There was a very consistent trend in apprenticeship training in this country under the last Labor government, and it was all downhill. Each year the outcomes were worse than the year before. They did not come up with any real policies to reverse this. It was left to the then Minister for Education, Training and Youth Affairs, Dr Kemp, to bring in a number of quite significant changes to the whole sector and bring a change in outcomes about. The whole approach to apprenticeships and traineeships was changed. New Apprenticeships was created, there was a new emphasis on traineeships, we had a real emphasis on the creation of VET in schools—something that the previous Labor government virtually ignored— and we brought in registered training organisations. We tried to change—I think quite successfully—a system that was very dominated by state TAFE colleges into one that was delivering far more flexible training. Through New Apprenticeships, we managed to expand from the traditional trade areas into a whole range of service areas and jobs that much better reflected the directions and changes in the nature of the Australian economy.

We are now seeing the fruit of that. At this time, one-third of teenagers in this country are in some type of apprenticeship or traineeship in employment. I invite Senator Carr to look back to the position exactly 10 years ago, compare the figures and have a look at how Labor were going then. They had been in government for over nine years, so they certainly had a lot of time—more time than we have had—to reform the system, but the reforms were not made and the outcomes were absolutely appalling. We now have a record 333,000 young people in apprenticeships and traineeships in this country.


Senator Carr —They are not apprenticeships.


Senator TIERNEY —Of course they are.


Senator Carr —They are `new apprenticeships'. Get the difference!


Senator TIERNEY —They are new apprenticeships—you are conceding my point. What you did was stay with a 19th century system of apprenticeships. What we have done with New Apprenticeships is create a modern system that is far more flexible, responds far better to the economy and provides more appropriate training to the circumstances of young people. Let me repeat the outcome: 333,000 people—one-third of a million—are in apprenticeships or traineeships at this time. That actually represents 2½ per cent of the total work force who are in some form of traineeship or apprenticeship.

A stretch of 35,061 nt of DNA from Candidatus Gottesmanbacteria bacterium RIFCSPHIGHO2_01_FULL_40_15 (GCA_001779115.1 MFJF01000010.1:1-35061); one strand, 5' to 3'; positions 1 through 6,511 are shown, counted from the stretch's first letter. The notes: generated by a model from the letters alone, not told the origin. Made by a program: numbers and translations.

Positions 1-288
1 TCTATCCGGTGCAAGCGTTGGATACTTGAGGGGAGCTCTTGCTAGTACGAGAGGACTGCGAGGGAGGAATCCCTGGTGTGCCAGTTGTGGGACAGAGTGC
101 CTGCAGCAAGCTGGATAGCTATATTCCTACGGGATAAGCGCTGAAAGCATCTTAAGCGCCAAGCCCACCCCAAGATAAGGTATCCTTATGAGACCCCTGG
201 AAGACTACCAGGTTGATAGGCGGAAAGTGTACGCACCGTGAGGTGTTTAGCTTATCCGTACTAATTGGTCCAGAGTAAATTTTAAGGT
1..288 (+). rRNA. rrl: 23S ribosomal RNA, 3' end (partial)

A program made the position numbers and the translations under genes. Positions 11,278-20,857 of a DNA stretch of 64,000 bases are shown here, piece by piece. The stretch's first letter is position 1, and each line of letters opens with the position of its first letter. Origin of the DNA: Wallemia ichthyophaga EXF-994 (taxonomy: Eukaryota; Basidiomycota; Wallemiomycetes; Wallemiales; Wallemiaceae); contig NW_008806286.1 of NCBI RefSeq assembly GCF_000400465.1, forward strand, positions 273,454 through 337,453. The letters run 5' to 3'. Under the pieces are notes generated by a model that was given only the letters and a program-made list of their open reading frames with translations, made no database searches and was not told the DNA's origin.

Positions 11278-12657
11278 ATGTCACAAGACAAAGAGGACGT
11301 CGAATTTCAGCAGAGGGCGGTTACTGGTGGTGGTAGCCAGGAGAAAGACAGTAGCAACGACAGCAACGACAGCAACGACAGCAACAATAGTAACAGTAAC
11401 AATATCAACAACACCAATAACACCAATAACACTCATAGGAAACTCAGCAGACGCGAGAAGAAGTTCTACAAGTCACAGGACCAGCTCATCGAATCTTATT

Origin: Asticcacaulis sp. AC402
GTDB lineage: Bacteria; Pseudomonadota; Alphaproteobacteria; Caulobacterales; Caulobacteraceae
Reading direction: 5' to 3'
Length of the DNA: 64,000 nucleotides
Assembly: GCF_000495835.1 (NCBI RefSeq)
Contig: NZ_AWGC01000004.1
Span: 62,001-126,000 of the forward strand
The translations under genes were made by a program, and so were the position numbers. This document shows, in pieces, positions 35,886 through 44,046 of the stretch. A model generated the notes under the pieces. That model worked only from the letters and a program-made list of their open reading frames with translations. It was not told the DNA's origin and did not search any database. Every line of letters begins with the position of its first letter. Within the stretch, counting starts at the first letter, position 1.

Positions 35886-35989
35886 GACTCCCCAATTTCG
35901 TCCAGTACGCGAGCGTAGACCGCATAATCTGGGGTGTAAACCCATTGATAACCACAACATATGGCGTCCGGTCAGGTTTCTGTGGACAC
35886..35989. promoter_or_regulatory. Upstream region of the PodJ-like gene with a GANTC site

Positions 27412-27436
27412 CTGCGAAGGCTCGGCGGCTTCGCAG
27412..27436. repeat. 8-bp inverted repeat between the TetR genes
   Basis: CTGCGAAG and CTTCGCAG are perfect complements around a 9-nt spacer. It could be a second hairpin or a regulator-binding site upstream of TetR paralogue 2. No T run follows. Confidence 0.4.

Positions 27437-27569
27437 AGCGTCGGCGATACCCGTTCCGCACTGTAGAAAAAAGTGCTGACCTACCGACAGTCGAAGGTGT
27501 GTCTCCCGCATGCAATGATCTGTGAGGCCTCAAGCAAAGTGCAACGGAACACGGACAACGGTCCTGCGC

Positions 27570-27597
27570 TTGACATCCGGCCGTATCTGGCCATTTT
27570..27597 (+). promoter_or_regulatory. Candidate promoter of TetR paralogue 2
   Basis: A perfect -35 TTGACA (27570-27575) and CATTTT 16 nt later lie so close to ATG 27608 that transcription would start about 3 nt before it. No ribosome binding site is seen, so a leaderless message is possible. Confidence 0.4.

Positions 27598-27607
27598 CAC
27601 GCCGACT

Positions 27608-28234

What we have done is a remarkable improvement over what happened under the previous Labor government, and by international comparison it is also an outstanding record. I have had the chance to look at apprenticeships and traineeships in the United Kingdom. They actually send their people out here to look at what we are doing, because they acknowledge that we have a far more appropriate and comprehensive approach to, and a much better emphasis on, the training of apprentices in this country. They will certainly follow some of the innovations of the Howard government over the last six years.

When Senator Carr made his concluding remarks he said that the government had a shameful record in vocational education and training. What nonsense! The only governments with a shameful record in vocational education and training in this country were the Hawke-Keating governments between 1983 and 1996. Compared with that, the current government's policies, as demonstrated by those outcomes I have mentioned, are a shining light.


Senator Carr —Is that it?


Senator Tierney —It's all I needed to demolish your argument.


The DEPUTY PRESIDENT —Order!




The DEPUTY PRESIDENT —Senator Tierney!